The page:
Hammond v. County of Oakland (2019) 2019 US Dist. LEXIS 187184

Excessive Use of Force; Monell Liability; Qualified Immunity

Subject sues for excessive use of force, municipal (Monell) liability and gross negligence. Subject was at his home with a woman he had just met who flipped out, demanded sex and stabbed subject when he told her to leave. Subject was able to get her out of his house and lock the door. Subject then went into the bathroom to treat his wounds. Meanwhile, woman called 911 and reported (falsely) that subject had raped her. Court held it was apparent that responding LE were aware of woman stabbing subject. LE responds to the house. Subject let LE in, but then went back to the bathroom to treat his wound. Handler took subject to the ground while off leash PSD bit subject. Once he was on the ground, PSD bit subject again. Subject suffered wounds from bites which included broken bones in his foot.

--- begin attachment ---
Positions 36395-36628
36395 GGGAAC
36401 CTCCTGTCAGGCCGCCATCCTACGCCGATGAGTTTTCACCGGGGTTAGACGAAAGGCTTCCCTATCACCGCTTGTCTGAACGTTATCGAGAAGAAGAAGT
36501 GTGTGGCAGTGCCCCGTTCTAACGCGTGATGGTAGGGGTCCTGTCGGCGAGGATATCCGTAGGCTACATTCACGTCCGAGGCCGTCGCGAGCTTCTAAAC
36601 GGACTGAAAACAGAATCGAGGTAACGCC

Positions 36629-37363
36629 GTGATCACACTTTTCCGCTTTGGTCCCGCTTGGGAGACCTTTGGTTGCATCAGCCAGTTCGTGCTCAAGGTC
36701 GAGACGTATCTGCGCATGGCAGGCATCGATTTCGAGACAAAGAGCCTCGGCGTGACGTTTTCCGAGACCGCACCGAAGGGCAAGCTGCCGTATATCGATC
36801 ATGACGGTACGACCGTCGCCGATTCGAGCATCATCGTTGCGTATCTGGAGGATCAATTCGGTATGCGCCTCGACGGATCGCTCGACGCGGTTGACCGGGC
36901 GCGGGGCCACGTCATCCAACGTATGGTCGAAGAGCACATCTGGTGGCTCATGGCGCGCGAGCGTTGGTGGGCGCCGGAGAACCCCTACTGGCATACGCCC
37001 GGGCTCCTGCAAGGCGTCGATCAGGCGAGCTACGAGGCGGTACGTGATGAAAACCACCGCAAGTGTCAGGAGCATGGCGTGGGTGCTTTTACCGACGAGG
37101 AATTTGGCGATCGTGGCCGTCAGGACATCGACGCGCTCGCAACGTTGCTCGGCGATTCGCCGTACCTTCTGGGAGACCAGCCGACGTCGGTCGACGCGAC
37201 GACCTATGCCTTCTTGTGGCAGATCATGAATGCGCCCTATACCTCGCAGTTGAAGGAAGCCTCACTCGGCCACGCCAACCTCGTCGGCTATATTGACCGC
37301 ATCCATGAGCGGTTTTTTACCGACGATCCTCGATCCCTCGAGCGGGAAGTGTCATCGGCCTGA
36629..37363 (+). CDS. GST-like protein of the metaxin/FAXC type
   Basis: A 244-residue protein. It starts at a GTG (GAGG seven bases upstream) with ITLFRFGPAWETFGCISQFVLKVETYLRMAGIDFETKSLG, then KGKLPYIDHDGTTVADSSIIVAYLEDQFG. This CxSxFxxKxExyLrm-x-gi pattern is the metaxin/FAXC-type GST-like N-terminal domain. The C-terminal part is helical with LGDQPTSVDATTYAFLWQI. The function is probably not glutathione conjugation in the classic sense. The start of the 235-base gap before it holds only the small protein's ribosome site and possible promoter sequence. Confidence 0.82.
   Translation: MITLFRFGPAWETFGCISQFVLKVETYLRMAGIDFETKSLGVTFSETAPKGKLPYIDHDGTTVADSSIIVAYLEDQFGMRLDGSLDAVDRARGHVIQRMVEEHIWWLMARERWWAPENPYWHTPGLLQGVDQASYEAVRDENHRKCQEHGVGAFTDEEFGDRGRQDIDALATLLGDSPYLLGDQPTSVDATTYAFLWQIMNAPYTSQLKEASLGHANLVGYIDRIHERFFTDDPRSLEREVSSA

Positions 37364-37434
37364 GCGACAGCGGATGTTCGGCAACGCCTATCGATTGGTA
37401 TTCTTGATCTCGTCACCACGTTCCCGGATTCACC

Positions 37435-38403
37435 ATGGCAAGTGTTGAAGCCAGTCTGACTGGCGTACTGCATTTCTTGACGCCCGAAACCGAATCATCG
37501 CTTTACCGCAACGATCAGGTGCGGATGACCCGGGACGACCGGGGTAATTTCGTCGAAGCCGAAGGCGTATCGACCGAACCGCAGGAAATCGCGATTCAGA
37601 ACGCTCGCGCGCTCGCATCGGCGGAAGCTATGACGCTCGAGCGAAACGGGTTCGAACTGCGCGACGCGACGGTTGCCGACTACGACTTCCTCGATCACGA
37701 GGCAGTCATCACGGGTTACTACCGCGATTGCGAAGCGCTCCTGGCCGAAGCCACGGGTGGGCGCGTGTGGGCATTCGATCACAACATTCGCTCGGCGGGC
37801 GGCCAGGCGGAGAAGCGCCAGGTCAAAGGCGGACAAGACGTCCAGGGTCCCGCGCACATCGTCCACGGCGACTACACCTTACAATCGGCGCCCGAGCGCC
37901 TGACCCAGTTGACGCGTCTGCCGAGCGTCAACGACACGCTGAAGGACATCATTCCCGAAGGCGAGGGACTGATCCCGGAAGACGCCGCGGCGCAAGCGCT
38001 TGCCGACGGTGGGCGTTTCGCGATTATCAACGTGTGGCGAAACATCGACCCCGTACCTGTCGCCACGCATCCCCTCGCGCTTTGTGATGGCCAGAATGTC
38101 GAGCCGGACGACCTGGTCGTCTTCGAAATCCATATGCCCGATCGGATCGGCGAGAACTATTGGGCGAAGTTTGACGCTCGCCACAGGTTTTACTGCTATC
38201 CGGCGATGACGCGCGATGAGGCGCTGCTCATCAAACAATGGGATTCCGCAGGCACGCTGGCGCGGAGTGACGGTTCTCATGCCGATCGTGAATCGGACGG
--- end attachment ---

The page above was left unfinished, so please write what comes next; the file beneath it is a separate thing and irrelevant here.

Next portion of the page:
Court held first that handler and other LE at scene were not entitled to qualified immunity because there was a material question of fact as to what happened (LE’s version significantly different than subject’s). Court also held that the municipality was not entitled to summary judgment either. “To make out a showing of an illegal policy or custom, a plaintiff must demonstrate one of the following: “(1) the existence of an illegal official policy or legislative enactment; (2) that an official with final decision making authority ratified illegal actions; (3) the existence of a policy of inadequate training or supervision; or (4) the existence of a custom of tolerance or acquiescence of federal rights violations.” Burgess v. Fischer (6th Cir. 2013) 735 F.3d 462, 478. Using the Graham factors, the court held that an off leash PSD biting a subject in his own home could be found to be excessive force, particularly in considering the second bite. The policy of the LE entity on use of force did not specifically address PSDs. All decisions regarding the use of PSDs, including the use of a leash, were left in the discretion of the handler. In addition, the policy did not address the requirements of certification and on-going training of the PSD. The other state claims were allowed to proceed as well.